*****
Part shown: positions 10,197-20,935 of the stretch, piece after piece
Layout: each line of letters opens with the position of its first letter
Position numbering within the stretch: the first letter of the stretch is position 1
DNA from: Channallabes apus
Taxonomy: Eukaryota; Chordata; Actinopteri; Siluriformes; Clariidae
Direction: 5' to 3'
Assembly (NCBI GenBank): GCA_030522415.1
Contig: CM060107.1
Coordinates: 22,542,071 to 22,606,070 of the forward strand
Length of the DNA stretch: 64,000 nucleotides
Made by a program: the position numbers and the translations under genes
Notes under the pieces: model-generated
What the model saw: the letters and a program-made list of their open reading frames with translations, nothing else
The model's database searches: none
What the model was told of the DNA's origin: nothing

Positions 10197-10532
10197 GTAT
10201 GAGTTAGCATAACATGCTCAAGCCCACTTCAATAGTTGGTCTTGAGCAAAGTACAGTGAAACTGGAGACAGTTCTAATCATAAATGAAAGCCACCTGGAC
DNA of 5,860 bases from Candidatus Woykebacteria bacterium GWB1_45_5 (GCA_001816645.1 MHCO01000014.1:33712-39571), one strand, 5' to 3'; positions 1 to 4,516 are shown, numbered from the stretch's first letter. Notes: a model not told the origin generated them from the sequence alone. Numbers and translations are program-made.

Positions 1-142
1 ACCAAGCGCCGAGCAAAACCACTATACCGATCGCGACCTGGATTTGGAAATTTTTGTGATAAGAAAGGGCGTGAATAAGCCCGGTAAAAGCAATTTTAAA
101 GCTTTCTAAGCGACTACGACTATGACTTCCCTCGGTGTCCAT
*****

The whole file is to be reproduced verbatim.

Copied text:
Part shown: positions 10,197-20,935 of the stretch, piece after piece
Layout: each line of letters opens with the position of its first letter
Position numbering within the stretch: the first letter of the stretch is position 1
DNA from: Channallabes apus
Taxonomy: Eukaryota; Chordata; Actinopteri; Siluriformes; Clariidae
Direction: 5' to 3'
Assembly (NCBI GenBank): GCA_030522415.1
Contig: CM060107.1
Coordinates: 22,542,071 to 22,606,070 of the forward strand
Length of the DNA stretch: 64,000 nucleotides
Made by a program: the position numbers and the translations under genes
Notes under the pieces: model-generated
What the model saw: the letters and a program-made list of their open reading frames with translations, nothing else
The model's database searches: none
What the model was told of the DNA's origin: nothing

Positions 10197-10532
10197 GTAT
10201 GAGTTAGCATAACATGCTCAAGCCCACTTCAATAGTTGGTCTTGAGCAAAGTACAGTGAAACTGGAGACAGTTCTAATCATAAATGAAAGCCACCTGGAC
DNA of 5,860 bases from Candidatus Woykebacteria bacterium GWB1_45_5 (GCA_001816645.1 MHCO01000014.1:33712-39571), one strand, 5' to 3'; positions 1 to 4,516 are shown, numbered from the stretch's first letter. Notes: a model not told the origin generated them from the sequence alone. Numbers and translations are program-made.

Positions 1-142
1 ACCAAGCGCCGAGCAAAACCACTATACCGATCGCGACCTGGATTTGGAAATTTTTGTGATAAGAAAGGGCGTGAATAAGCCCGGTAAAAGCAATTTTAAA
101 GCTTTCTAAGCGACTACGACTATGACTTCCCTCGGTGTCCAT